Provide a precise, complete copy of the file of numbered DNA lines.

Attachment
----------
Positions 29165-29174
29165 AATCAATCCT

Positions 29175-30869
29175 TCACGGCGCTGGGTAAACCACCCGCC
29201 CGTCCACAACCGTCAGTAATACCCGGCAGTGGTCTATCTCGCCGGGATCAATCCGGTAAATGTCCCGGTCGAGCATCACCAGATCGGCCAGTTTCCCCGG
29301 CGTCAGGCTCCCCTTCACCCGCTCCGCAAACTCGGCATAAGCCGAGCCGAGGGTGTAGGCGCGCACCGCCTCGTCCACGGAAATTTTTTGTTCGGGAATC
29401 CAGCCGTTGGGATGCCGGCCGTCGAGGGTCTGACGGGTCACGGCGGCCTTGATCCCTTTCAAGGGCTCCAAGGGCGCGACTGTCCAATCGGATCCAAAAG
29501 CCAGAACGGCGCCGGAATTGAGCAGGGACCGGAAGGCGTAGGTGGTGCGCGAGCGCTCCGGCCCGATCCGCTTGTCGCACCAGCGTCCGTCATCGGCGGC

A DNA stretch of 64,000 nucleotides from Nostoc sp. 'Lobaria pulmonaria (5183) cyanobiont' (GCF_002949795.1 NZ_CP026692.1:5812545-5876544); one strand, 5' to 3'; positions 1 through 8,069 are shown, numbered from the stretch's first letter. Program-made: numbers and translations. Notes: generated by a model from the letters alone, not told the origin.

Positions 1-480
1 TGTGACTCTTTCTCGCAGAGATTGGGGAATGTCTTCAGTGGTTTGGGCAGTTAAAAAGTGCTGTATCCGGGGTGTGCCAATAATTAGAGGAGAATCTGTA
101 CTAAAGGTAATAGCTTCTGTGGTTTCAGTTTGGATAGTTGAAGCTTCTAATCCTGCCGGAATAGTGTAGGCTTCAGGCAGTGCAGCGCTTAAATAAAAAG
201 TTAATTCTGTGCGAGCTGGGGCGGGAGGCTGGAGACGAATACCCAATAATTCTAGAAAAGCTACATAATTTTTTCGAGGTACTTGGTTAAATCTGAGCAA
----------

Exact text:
Positions 29165-29174
29165 AATCAATCCT

Positions 29175-30869
29175 TCACGGCGCTGGGTAAACCACCCGCC
29201 CGTCCACAACCGTCAGTAATACCCGGCAGTGGTCTATCTCGCCGGGATCAATCCGGTAAATGTCCCGGTCGAGCATCACCAGATCGGCCAGTTTCCCCGG
29301 CGTCAGGCTCCCCTTCACCCGCTCCGCAAACTCGGCATAAGCCGAGCCGAGGGTGTAGGCGCGCACCGCCTCGTCCACGGAAATTTTTTGTTCGGGAATC
29401 CAGCCGTTGGGATGCCGGCCGTCGAGGGTCTGACGGGTCACGGCGGCCTTGATCCCTTTCAAGGGCTCCAAGGGCGCGACTGTCCAATCGGATCCAAAAG
29501 CCAGAACGGCGCCGGAATTGAGCAGGGACCGGAAGGCGTAGGTGGTGCGCGAGCGCTCCGGCCCGATCCGCTTGTCGCACCAGCGTCCGTCATCGGCGGC

A DNA stretch of 64,000 nucleotides from Nostoc sp. 'Lobaria pulmonaria (5183) cyanobiont' (GCF_002949795.1 NZ_CP026692.1:5812545-5876544); one strand, 5' to 3'; positions 1 through 8,069 are shown, numbered from the stretch's first letter. Program-made: numbers and translations. Notes: generated by a model from the letters alone, not told the origin.

Positions 1-480
1 TGTGACTCTTTCTCGCAGAGATTGGGGAATGTCTTCAGTGGTTTGGGCAGTTAAAAAGTGCTGTATCCGGGGTGTGCCAATAATTAGAGGAGAATCTGTA
101 CTAAAGGTAATAGCTTCTGTGGTTTCAGTTTGGATAGTTGAAGCTTCTAATCCTGCCGGAATAGTGTAGGCTTCAGGCAGTGCAGCGCTTAAATAAAAAG
201 TTAATTCTGTGCGAGCTGGGGCGGGAGGCTGGAGACGAATACCCAATAATTCTAGAAAAGCTACATAATTTTTTCGAGGTACTTGGTTAAATCTGAGCAA